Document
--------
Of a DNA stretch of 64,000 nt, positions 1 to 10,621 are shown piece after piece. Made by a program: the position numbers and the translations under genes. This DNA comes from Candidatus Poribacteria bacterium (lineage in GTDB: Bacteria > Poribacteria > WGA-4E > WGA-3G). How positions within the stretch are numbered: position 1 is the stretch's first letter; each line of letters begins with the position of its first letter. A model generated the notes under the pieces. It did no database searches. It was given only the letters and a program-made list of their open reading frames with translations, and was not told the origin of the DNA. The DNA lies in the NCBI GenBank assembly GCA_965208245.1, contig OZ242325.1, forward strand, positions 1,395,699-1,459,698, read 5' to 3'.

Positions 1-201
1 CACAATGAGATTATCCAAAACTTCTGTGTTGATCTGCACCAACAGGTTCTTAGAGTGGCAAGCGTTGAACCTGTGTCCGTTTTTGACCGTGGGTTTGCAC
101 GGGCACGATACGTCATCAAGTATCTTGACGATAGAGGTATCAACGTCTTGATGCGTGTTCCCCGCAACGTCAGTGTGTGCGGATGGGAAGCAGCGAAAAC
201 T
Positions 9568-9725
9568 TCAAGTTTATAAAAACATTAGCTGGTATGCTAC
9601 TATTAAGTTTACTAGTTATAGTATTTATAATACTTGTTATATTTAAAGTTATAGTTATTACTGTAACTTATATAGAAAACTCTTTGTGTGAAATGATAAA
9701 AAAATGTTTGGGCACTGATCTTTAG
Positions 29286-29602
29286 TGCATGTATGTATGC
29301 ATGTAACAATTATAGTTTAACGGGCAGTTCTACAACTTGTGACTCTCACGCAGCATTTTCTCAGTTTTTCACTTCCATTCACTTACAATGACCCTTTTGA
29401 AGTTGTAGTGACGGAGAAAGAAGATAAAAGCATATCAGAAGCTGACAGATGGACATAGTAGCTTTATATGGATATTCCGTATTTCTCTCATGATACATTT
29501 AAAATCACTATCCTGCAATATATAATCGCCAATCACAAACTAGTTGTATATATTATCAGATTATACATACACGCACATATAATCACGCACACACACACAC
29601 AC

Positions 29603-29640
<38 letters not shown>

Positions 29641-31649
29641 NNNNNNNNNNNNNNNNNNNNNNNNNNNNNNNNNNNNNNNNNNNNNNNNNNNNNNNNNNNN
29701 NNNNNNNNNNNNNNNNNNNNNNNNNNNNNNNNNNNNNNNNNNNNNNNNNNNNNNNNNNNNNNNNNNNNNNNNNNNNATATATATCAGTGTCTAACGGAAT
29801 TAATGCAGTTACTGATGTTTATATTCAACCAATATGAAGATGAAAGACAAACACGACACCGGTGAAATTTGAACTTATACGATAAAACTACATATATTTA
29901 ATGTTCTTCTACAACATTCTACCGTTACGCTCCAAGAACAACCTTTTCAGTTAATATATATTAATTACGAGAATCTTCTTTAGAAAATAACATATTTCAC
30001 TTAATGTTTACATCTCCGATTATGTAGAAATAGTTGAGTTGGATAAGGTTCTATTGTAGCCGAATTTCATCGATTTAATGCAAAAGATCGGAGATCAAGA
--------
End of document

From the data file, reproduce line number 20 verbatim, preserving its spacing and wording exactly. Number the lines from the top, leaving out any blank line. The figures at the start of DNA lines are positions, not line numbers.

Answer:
29701 NNNNNNNNNNNNNNNNNNNNNNNNNNNNNNNNNNNNNNNNNNNNNNNNNNNNNNNNNNNNNNNNNNNNNNNNNNNNATATATATCAGTGTCTAACGGAAT